I'm hoping this arrangement works for her and if you look into it, perhaps you can find a good fit for dad...somewhere that has other individuals who are in the same boat perhaps. Best of luck to you!

The father and his wife are still married? But separated?
Your Dad still is financially obligated and intertwined with his spouse, she may even be his POA or something. She may be handling the marital income.

Stay out of that hot mess.

Dear w8lifter,

I know its hard. Its only natural you would want to help your dad. He is your dad after all, but at the same time there is so much on your plate. We women always want to be the superheroes and do it all, but sometimes we can't. We have to look out for number one if possible. I would have your dad talk to a social worker or elder law attorney and make sure he has all his options. There are resources in the community and through church, so hopefully he will be able to get the help he needs. In the end, you have to do what you feel is right, but just make sure you get all the information first.

Do NOT move him in with you.

Does he have a lawyer? That's what he needs right now. Legal advice on IRS, divorce, housing assistance, probate.

Can you identify low income senior housing in your county? that would be accessible AND rent would be a percentage of HIS income. Is his wife in the picture or are they getting divorced?

Great suggestions above. You can't be responsible for his bad choices.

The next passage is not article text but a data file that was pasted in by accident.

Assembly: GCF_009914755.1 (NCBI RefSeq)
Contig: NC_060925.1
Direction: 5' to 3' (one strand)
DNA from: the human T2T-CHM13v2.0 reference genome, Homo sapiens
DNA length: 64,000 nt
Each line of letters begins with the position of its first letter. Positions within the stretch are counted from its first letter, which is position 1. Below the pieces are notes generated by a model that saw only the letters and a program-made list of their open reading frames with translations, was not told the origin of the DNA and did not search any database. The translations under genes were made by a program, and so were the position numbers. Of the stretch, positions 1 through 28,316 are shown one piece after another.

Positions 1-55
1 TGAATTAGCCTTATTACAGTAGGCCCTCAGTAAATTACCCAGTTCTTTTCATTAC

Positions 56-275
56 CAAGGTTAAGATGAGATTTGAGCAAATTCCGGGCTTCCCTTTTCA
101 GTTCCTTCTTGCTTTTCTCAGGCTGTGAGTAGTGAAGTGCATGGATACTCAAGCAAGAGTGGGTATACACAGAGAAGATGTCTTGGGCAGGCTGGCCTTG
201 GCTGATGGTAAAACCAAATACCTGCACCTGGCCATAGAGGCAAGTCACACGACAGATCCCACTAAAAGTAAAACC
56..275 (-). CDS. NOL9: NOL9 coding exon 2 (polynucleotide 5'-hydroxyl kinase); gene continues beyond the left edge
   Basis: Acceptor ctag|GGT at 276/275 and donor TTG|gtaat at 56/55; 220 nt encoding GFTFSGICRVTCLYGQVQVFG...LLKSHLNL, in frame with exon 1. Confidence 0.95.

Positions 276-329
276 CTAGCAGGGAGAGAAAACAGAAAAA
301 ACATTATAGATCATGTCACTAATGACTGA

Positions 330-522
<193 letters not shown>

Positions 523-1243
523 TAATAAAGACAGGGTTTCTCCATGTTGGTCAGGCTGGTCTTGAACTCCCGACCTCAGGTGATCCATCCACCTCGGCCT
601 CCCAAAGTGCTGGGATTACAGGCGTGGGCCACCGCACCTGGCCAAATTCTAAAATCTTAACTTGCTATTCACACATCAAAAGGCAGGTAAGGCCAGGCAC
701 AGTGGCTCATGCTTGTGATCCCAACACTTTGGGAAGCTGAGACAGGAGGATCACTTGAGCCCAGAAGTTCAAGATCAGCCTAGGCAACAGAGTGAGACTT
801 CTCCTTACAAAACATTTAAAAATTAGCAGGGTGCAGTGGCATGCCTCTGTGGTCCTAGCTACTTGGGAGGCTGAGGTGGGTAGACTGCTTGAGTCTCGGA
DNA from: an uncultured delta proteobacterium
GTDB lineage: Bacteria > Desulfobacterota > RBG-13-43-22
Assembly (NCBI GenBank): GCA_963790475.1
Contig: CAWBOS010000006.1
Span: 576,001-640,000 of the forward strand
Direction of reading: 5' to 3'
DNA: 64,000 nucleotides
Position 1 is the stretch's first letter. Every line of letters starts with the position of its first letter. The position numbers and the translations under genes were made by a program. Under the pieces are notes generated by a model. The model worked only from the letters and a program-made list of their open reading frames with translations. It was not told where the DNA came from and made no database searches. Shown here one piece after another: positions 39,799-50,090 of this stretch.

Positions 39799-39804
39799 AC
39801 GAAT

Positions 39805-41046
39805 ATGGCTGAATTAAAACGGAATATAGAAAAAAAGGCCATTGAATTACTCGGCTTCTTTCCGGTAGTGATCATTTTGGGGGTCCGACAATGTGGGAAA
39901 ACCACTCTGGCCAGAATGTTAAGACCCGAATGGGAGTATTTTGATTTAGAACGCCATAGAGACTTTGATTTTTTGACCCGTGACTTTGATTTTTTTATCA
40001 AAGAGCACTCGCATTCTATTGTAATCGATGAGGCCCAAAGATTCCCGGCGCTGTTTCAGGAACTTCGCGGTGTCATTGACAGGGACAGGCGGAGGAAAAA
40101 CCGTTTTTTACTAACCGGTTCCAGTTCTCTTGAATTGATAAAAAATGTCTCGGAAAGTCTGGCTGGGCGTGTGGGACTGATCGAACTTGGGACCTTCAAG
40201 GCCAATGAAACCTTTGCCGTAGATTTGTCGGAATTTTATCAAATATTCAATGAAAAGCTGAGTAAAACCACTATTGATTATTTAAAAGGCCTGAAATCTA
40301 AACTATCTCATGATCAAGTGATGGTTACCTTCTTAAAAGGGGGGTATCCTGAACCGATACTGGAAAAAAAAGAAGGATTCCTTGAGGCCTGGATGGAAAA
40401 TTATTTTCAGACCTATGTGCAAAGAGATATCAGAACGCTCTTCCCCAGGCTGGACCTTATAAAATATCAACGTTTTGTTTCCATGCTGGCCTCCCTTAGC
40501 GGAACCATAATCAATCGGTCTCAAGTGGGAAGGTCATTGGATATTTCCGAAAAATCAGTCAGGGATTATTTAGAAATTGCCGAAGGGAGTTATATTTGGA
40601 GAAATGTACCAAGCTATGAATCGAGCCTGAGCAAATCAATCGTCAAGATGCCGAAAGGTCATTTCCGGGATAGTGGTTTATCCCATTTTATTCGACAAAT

Call SS in his area to get them involved. He made his choices. He can't "bob and weave" himself out of this. Time to pay the piper.
Help him, yes, but don't let him move in. You don't need the extra stress.

You're going through divorce. That's plenty to be going on with.
Your daughter is in her second year at college. That's a) quite expensive enough, and b) puts her at the stage where although she's nearly independent she's not quite and she still needs you as a functioning parent.
Your dad, Lord love him and bless him, is a train wreck in a whole different league from anything you already have to deal with.

You can love him dearly, you can care about him, you can help him assess his options and be there in his corner; but his problems are not your doing and not your responsibility.

I can always feel a quizzical expression coming over my face when I read of people (usually men, not always) who seem to be beset and persecuted by misfortune, malice and bureaucratic disapprobation. Wicked stepmother, seven year separation and no divorce. Cousin's estate not sorted despite his having been executor, with beneficiaries on his tail. Bankruptcy and liabilities unresolved. Yes, quite the situation. Actually - quite a number of quite the situations, over what must have been quite a number of decades. And the one factor they have in common? Daddy Dearest.

Seriously. Do not invite him over your threshold.

Where does he belong? Where was he before he moved to CA, for example? Is anywhere "home" for him?

I know he's 84. I know you love him. I expect lots of people have loved him. But you want to go on loving him - you don't want to add yourself to the (long?) list of people who have loved and trusted him until they broke. I am glad you have already come to your own conclusion that his diverting his legacy via you to avoid losing it is a non-starter as a plan. The fact that he put the idea on the table at all is not a good sign. Still hunting loopholes, hm?

Get on to social services and get information from them about resources he can access. He needs his whole life sorted out, professionally, and it is beyond the skills of even the most dedicated daughter.

This discussion has been closed for comment. Start a New Discussion.